His answer clearly shows his mastery of the sources as well as his logical halachic approach that makes Judaism--and daily prayer--relevant.
- We make mention (Mazkirim) of HASHEM’s great powers which cause the rain to fall from the evening prayers of last day of Sukoth
- In Erets Yisrael, praying for rain from the 7th of MarHeshwan is no longer relevant since there are no pilgrims who need time to return to their homes outside the Land before the rains begin. We should "mazkir" rain starting from Mossa’e Sh’mini Assereth.
- The Rambam writes that people should pray for rain (Sho’alim) based on the rainy season of that area. This is why the Jews of Bavel differed in their Halakhic practice from their brethren in Erets Yisrael. They waited until the 60th day after the equinox, often erroneously taken to mean, based on the Julian calendar, December 5th, but in fact November 22nd or 23rd. (TY Ta’aniyoth 1:1; TB Ta’anith 10a).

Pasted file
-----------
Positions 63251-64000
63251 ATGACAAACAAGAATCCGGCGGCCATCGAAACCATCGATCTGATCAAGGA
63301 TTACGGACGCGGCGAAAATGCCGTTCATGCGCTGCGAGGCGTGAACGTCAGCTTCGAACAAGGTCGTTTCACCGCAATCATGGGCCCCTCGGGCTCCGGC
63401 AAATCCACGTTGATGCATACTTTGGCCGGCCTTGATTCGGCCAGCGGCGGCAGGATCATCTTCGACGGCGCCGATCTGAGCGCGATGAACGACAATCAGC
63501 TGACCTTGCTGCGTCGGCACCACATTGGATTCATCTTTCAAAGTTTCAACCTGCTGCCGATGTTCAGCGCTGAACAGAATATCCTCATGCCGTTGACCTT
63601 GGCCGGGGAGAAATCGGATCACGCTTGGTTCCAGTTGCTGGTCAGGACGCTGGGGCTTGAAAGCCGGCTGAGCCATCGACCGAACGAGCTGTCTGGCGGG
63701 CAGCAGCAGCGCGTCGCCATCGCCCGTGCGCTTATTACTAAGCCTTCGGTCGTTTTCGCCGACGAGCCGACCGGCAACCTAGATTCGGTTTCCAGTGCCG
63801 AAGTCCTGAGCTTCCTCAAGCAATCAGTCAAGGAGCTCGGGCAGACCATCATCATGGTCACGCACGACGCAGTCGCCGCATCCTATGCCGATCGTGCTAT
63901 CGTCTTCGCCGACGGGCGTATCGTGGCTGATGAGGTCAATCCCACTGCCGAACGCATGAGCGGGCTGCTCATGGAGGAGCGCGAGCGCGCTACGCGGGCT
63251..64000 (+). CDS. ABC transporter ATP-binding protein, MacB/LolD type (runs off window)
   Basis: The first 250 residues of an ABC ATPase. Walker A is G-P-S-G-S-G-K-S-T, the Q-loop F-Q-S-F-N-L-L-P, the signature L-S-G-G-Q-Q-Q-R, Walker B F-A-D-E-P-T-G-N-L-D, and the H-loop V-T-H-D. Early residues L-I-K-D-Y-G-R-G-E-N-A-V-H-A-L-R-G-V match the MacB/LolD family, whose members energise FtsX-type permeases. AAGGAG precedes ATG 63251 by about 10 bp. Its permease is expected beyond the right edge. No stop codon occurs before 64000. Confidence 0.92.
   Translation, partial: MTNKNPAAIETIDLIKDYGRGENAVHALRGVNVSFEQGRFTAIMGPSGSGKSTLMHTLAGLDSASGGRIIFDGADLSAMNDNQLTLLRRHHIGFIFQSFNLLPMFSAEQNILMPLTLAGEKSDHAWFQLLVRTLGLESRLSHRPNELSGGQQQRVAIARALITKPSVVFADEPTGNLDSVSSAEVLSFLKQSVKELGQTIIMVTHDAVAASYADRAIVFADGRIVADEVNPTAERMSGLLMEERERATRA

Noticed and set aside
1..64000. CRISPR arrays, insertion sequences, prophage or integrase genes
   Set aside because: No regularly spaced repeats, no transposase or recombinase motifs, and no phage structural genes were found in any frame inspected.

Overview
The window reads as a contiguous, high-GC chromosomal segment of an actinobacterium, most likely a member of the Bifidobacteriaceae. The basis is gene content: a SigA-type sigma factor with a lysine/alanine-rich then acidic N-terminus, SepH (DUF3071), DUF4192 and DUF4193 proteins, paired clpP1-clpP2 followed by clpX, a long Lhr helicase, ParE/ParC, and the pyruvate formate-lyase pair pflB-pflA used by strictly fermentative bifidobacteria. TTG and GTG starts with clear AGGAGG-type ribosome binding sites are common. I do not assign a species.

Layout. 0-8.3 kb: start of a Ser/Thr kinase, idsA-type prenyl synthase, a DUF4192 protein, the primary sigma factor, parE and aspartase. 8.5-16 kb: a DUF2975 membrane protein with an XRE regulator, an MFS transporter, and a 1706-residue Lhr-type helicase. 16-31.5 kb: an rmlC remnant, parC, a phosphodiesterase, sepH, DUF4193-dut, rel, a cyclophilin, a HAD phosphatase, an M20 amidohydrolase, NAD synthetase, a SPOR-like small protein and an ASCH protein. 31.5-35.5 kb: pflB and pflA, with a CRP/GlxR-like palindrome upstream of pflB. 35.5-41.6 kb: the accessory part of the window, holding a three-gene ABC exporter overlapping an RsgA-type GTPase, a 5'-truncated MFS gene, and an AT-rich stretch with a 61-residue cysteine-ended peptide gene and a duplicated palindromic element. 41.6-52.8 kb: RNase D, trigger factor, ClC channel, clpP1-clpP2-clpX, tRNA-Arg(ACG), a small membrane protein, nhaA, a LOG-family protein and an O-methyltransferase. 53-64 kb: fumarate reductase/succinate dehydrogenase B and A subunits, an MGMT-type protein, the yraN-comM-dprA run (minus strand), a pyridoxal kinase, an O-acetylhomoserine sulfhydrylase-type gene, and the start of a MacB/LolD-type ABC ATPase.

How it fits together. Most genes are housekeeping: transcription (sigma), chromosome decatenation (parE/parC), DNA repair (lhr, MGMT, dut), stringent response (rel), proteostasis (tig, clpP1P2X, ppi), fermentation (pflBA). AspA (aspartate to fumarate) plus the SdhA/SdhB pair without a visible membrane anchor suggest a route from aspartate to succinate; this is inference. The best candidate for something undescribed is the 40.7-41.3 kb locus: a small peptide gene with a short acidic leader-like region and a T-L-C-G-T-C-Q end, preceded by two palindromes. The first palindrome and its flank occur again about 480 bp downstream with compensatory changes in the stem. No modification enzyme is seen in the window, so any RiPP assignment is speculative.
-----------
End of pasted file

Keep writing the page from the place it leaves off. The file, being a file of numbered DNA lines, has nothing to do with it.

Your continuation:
- For the last 1500 years the practice in almost all Galuth communities has been according to the Babylonian custom without regard to their own local conditions--which is a fossilization of Halakha. The Rosh, Tur and Ran spoke out against this and found it strange that Jews living in Western Europe should act as if they resided in Baghdad.
- Jews in Northern Hemisphere countries with climates and seasons similar to Erets Yisrael should act in accordance with the stipulations of the Mishna and Talmudhim. In Northern Hemisphere countries with significantly different weather patterns should adjust when they begin and cease praying for rain.
- Jews in the Southern Hemisphere should pray for rain during their winter.
- Off hand, Rav Bar-Hayim cannot think of any country today with a significant Jewish population with a climate and seasons similar to Bavel.